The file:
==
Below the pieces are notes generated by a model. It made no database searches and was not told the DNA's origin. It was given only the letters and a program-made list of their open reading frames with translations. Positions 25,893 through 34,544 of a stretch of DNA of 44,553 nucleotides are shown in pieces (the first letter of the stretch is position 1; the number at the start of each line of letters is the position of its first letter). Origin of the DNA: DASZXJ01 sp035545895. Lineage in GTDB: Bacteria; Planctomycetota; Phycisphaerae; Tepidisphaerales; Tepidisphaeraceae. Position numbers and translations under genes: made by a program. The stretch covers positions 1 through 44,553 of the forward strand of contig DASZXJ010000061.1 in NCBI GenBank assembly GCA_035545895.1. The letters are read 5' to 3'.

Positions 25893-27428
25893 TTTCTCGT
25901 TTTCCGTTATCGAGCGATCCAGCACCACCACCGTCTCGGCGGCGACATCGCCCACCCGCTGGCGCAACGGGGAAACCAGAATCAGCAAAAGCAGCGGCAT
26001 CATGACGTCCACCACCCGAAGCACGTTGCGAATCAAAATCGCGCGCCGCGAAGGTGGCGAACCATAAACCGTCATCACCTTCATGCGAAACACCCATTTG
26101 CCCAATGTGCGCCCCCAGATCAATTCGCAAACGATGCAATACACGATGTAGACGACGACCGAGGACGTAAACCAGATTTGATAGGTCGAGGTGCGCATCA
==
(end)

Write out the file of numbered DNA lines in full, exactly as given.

Below the pieces are notes generated by a model. It made no database searches and was not told the DNA's origin. It was given only the letters and a program-made list of their open reading frames with translations. Positions 25,893 through 34,544 of a stretch of DNA of 44,553 nucleotides are shown in pieces (the first letter of the stretch is position 1; the number at the start of each line of letters is the position of its first letter). Origin of the DNA: DASZXJ01 sp035545895. Lineage in GTDB: Bacteria; Planctomycetota; Phycisphaerae; Tepidisphaerales; Tepidisphaeraceae. Position numbers and translations under genes: made by a program. The stretch covers positions 1 through 44,553 of the forward strand of contig DASZXJ010000061.1 in NCBI GenBank assembly GCA_035545895.1. The letters are read 5' to 3'.

Positions 25893-27428
25893 TTTCTCGT
25901 TTTCCGTTATCGAGCGATCCAGCACCACCACCGTCTCGGCGGCGACATCGCCCACCCGCTGGCGCAACGGGGAAACCAGAATCAGCAAAAGCAGCGGCAT
26001 CATGACGTCCACCACCCGAAGCACGTTGCGAATCAAAATCGCGCGCCGCGAAGGTGGCGAACCATAAACCGTCATCACCTTCATGCGAAACACCCATTTG
26101 CCCAATGTGCGCCCCCAGATCAATTCGCAAACGATGCAATACACGATGTAGACGACGACCGAGGACGTAAACCAGATTTGATAGGTCGAGGTGCGCATCA